I think the advantages our significant and the costs are minimal (if at all). The planned development could just as easily be carried out on the park perimeter, helping to frame and activate the park's edge.

    Enjoying the dialogue. Thank you.

    p.s. - To be clear, I have not - at any point - advocated putting the boulevard underground. I think this is not an appropriate solution to what is an actual problem. The problem being that the boulevard disconnects the park south of the boulevard from the pedestrians north of the boulevard.

  21. #21

    Default Re: When it comes to pedestrian connections, the boulevard is a dead end.

    Quote Originally Posted by Spartan View Post
    Blair, so you're telling us that since we gave the city flack over that and Mayor Mick conceded he'd favor downsizing the boulevard, that they really only downsized it by a lane? I remember it was going to have designated parking areas that had their own freeway exits practically..it sounds like that's all they've taken out.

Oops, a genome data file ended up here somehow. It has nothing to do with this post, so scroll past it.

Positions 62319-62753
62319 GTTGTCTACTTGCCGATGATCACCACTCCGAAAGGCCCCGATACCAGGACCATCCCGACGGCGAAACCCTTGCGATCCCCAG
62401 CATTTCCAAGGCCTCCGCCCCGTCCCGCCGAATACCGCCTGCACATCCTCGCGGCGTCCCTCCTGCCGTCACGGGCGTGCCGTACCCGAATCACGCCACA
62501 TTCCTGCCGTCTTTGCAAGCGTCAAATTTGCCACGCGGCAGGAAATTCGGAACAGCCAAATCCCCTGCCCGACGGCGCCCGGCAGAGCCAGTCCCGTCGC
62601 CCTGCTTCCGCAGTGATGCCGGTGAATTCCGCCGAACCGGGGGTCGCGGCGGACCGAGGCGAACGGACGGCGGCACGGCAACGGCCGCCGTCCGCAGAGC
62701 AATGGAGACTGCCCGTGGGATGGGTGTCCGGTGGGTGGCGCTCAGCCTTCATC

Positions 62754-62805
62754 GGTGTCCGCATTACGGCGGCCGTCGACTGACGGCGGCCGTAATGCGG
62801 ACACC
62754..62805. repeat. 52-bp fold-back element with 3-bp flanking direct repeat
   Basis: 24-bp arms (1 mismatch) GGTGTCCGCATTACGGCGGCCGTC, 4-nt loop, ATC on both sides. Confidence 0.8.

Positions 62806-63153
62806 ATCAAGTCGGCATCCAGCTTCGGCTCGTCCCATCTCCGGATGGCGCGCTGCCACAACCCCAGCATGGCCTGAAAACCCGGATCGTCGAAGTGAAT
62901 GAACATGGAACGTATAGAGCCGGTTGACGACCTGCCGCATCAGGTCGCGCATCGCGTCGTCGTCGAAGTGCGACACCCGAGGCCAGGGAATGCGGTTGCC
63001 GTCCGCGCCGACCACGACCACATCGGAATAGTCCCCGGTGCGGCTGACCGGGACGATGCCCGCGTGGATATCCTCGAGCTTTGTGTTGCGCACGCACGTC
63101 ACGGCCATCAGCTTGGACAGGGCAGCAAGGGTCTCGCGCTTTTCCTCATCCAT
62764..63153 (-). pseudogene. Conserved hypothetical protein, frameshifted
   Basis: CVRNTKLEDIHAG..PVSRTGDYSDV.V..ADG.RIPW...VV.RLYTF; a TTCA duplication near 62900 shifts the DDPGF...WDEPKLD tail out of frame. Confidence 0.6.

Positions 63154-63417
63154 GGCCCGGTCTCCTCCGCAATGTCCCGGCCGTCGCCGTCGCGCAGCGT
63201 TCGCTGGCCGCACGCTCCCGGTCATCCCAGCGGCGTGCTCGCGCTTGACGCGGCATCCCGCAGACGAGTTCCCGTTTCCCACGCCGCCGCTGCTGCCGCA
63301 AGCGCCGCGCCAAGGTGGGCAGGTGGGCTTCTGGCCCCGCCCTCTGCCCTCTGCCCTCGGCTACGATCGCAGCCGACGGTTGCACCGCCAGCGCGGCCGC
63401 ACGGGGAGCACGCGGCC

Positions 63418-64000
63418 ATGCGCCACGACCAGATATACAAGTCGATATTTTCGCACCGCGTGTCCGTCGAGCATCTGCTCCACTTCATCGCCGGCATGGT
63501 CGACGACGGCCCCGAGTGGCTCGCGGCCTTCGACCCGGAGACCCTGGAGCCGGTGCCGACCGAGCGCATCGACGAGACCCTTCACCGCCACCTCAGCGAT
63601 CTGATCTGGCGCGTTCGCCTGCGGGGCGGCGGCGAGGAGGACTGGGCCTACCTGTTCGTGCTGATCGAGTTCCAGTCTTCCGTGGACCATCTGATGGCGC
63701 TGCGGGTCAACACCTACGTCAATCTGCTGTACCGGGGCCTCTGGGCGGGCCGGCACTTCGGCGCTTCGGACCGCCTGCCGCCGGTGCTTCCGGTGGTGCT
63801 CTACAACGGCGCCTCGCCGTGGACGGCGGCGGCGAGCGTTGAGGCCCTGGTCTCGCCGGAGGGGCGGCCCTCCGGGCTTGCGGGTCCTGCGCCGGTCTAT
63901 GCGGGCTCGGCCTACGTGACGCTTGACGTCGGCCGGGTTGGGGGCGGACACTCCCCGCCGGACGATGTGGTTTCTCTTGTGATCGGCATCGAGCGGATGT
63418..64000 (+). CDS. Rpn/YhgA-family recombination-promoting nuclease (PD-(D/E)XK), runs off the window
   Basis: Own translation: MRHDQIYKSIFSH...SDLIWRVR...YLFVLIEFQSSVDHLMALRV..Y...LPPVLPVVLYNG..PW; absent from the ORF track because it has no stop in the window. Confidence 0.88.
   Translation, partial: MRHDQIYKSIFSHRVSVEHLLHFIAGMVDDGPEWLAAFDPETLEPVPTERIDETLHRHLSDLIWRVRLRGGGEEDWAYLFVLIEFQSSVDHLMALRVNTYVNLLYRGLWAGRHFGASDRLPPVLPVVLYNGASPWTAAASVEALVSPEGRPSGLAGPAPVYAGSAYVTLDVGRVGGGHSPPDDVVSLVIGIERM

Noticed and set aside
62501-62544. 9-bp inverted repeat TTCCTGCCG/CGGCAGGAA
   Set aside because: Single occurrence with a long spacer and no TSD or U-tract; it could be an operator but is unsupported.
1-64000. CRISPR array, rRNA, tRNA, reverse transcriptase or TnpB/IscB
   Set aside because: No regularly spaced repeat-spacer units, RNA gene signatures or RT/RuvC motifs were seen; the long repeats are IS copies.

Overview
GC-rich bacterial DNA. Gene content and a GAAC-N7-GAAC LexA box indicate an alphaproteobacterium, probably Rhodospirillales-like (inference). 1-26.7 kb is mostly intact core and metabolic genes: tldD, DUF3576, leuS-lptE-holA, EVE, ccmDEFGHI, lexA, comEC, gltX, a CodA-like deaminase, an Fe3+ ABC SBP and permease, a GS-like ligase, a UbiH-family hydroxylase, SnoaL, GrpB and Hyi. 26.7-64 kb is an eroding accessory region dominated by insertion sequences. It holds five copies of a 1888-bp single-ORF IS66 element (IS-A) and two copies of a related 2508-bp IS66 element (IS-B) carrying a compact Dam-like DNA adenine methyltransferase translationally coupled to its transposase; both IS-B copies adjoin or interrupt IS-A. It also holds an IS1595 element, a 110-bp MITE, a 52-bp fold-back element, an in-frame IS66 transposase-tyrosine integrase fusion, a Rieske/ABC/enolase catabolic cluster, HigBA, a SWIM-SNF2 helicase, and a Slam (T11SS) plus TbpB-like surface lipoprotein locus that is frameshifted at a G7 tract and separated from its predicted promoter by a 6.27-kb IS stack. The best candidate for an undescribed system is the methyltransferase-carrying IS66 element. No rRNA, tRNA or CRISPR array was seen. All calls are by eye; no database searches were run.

Or has the city just not gotten around to redrawing the plans for the boulevard?
    This is more or less correct. The overall right-of-way of the boulevard, which was originally designed at over 270 feet, has been reduced significantly. However, the central thoroughfare portion is still on track to be built with at least six lanes, more or less creating an urban condition similar to that provided by E.K. Gaylord boulevard between downtown and Bricktown.

  22. #22

    Default Re: When it comes to pedestrian connections, the boulevard is a dead end.

    Quote Originally Posted by bdhumphreys View Post